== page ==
The Wall Street Journal opinion page reports that President Bush "is promising to break his dubious record [of never vetoing a bill sent to him by Congress] by nixing the astonishing supplemental spending bill passed by the Senate yesterday." The Journal article opines:
If ever a bill deserved a veto, this is it. The ball of blubber rolled out of the world's greatest spending body at $108.9 billion, a mere $14.4 billion more than Mr. Bush requested. The original request was for Iraq, Afghanistan and hurricane relief, but these "emergency" spending bills have become regular bacchanalia because they fall outside the limits set by the annual budget spending "caps." . . .
The bill passed 78-20, which means this Senate bender is bipartisan. But 35 GOP Senators have also sent Mr. Bush a letter pledging to support his demand to reduce the bill's total cost; that's one more vote than needed to block a veto override. Meanwhile, over in the House, GOP leaders are finally behaving like, well, Republicans. Speaker Denny Hastert declared the Senate bill "dead on arrival" in a House-Senate conference. "The House has no intention of joining in a spending spree at the expense of American taxpayers," he added. Hallelujah.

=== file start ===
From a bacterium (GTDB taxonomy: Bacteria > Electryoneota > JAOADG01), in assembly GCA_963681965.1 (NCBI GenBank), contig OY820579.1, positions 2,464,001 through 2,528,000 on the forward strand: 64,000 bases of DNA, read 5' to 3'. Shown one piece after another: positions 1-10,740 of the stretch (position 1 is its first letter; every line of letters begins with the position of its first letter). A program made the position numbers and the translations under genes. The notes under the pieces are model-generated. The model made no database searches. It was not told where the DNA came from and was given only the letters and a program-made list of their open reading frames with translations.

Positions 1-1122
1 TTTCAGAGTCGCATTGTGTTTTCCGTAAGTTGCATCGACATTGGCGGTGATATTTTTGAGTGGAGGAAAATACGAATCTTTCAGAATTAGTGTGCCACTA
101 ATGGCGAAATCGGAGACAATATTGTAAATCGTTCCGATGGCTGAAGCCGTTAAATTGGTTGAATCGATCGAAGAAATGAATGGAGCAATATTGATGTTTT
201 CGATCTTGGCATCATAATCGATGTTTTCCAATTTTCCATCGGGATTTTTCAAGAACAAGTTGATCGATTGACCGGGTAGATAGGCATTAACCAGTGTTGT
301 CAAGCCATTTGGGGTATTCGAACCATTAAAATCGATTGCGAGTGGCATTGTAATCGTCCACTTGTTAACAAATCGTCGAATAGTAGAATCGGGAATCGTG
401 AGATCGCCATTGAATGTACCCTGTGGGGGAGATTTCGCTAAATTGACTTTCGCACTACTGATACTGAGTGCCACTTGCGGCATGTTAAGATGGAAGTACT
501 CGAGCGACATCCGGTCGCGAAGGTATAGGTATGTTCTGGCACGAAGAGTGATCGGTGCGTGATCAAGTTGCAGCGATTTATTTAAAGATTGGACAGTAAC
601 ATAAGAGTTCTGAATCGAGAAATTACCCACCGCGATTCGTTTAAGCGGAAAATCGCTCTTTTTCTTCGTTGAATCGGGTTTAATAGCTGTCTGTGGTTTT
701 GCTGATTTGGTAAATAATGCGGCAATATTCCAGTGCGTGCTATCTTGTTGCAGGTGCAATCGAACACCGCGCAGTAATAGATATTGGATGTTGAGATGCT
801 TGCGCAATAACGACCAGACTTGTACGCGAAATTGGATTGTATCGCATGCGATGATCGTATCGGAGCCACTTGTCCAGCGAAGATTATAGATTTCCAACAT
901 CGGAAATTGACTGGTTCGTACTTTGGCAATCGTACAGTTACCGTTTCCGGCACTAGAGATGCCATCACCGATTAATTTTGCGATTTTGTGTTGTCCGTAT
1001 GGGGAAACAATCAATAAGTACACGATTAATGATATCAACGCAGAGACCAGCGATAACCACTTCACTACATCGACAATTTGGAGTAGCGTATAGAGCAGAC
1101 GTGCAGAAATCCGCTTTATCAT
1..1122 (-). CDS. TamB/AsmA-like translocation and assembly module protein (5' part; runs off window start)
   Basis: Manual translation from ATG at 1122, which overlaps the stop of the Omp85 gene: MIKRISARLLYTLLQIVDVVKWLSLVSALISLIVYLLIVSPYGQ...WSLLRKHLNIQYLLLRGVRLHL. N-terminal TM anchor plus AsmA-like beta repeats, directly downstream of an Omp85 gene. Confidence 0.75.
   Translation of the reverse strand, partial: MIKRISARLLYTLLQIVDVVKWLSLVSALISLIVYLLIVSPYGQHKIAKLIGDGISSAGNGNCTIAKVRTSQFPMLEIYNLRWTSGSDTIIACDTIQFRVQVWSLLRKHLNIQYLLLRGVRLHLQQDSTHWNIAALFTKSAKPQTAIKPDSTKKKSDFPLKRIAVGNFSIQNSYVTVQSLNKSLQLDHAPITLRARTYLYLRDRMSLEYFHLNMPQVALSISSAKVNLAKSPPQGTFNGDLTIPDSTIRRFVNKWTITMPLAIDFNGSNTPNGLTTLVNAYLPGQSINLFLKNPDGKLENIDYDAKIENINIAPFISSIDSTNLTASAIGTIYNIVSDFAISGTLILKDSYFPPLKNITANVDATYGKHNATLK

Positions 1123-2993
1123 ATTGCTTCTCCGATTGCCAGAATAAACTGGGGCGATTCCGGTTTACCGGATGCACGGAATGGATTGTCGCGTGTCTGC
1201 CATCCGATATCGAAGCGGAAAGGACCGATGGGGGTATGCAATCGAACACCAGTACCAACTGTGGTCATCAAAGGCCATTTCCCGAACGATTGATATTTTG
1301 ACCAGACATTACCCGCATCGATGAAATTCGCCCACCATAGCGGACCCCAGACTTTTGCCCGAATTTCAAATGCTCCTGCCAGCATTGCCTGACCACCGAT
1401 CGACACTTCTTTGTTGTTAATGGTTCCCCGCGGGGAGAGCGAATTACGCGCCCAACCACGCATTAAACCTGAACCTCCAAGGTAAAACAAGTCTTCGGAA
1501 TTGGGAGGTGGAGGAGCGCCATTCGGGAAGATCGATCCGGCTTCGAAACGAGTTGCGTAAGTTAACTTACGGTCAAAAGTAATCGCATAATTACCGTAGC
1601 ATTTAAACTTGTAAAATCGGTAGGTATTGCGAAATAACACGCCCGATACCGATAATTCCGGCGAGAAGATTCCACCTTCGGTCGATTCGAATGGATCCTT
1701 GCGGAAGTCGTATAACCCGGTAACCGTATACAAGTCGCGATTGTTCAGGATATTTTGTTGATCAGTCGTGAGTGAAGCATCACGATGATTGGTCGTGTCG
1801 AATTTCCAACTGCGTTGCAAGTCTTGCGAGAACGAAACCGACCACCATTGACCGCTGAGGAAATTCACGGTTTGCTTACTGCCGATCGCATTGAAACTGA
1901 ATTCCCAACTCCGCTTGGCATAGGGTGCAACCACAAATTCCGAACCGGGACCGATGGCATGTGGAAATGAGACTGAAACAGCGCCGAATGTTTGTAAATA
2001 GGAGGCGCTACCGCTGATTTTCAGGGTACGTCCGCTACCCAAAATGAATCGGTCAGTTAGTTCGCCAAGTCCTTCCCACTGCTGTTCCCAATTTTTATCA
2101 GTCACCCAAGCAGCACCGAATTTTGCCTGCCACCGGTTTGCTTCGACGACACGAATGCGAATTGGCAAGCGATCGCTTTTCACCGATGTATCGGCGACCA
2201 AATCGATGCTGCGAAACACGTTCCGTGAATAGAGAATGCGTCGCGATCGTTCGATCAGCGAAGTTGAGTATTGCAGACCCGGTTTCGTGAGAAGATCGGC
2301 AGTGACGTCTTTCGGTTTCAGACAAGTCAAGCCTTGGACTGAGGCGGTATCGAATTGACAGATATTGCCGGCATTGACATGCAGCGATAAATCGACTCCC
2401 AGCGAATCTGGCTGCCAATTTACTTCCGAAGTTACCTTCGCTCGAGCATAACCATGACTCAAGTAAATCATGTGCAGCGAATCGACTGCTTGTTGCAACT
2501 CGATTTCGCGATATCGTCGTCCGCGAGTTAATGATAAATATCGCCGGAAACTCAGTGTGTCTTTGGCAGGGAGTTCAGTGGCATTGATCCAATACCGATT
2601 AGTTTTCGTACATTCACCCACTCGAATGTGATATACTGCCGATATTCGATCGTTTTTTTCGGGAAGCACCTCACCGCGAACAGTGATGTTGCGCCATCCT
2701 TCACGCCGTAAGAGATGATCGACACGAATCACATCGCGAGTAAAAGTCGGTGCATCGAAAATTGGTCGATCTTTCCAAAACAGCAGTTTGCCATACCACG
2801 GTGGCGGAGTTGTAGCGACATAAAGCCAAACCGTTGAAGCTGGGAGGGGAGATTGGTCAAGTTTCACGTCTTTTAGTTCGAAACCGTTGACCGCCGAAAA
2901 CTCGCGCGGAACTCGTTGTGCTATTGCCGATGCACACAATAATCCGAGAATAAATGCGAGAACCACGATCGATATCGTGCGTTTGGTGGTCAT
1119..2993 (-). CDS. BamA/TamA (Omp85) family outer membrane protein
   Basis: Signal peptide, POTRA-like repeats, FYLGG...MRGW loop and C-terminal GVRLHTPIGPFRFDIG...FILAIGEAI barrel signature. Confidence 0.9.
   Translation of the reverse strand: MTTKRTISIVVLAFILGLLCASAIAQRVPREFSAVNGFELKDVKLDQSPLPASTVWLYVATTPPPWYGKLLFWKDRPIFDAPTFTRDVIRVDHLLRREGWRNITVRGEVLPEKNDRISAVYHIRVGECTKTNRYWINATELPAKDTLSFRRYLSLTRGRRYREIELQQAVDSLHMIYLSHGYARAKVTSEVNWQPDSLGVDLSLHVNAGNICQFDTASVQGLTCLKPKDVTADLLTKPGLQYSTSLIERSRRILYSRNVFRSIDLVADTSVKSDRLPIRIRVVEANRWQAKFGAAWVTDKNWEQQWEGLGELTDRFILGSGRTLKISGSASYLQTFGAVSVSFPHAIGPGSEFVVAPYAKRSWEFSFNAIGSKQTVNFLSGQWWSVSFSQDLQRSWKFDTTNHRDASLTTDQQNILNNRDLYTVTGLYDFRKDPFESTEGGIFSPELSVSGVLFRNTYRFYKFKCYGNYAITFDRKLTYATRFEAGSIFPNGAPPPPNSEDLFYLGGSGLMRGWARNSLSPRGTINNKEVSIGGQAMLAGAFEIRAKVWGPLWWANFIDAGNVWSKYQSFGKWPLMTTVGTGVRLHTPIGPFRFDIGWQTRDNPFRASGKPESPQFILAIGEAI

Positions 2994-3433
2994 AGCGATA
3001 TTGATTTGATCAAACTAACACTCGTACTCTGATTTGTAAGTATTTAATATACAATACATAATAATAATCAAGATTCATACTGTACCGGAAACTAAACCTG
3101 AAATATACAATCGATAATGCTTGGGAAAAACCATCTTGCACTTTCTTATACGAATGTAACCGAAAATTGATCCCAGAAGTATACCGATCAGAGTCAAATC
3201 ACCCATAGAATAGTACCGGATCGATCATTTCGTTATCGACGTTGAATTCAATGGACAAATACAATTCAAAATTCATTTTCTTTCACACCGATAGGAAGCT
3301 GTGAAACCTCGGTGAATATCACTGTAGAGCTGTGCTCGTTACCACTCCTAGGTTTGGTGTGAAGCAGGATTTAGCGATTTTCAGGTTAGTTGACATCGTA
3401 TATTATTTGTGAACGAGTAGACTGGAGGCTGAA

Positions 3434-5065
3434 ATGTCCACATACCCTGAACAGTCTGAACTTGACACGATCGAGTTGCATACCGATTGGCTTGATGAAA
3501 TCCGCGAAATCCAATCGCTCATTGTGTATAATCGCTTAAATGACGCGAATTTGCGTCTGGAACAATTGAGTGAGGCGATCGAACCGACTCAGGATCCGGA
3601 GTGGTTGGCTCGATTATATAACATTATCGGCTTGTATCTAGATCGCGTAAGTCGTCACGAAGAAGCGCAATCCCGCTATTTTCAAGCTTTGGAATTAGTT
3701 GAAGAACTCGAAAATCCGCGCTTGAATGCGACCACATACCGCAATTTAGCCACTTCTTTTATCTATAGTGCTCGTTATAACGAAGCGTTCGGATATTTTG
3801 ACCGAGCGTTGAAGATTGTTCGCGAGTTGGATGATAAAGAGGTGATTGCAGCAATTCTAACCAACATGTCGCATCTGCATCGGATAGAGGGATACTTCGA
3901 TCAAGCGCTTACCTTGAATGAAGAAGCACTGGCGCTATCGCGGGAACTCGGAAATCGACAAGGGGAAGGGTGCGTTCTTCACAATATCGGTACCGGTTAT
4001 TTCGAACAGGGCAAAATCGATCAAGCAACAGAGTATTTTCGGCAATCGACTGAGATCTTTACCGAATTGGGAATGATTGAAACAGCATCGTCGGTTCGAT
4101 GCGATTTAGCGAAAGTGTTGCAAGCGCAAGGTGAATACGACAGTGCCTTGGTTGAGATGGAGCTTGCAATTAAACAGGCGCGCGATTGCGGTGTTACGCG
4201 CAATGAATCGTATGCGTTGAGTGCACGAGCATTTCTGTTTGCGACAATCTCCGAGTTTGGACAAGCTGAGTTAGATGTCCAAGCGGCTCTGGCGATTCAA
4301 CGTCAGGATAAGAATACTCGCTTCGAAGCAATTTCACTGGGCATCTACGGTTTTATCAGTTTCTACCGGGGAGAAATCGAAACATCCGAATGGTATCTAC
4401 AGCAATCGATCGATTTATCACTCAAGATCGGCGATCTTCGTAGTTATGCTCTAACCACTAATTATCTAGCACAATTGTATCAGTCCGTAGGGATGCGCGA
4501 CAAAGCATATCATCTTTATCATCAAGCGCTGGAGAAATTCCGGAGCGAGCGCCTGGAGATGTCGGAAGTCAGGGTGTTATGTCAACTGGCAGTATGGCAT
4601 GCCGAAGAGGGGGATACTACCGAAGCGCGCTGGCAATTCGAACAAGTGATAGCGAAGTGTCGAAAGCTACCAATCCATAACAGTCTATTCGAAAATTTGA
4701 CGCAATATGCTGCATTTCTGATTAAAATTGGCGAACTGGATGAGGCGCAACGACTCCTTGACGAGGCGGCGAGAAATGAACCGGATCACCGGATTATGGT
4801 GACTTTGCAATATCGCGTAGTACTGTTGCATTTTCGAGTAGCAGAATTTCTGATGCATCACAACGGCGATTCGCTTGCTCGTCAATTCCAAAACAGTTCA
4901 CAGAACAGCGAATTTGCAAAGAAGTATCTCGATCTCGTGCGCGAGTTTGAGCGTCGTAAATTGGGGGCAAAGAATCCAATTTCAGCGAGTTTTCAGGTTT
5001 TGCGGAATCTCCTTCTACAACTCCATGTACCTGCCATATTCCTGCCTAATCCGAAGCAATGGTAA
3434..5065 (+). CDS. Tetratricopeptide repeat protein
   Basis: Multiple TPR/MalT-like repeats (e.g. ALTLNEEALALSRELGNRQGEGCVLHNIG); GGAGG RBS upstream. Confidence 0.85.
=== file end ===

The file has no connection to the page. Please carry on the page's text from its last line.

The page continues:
The story notes that Sen. Robert Byrd (D-WV) "took to the Senate floor to deplore Mr. Bush's veto threat as an outrage that would deny money for all sorts of domestic disasters, including farm losses and coal-mine accidents. 'If the President wants to veto a bill that funds the troops, if he wants to veto a bill that funds victims of Hurricane Katrina . . . have at it,' he taunted."
The threat, of course, is that the Democrats will paint the Republicans in their cliched character as tightfisted Scrooges who care more about keeping taxes down than about throwing money at everything under the sun.
The Republicans response should be, "Please, don't throw us into that briar patch!"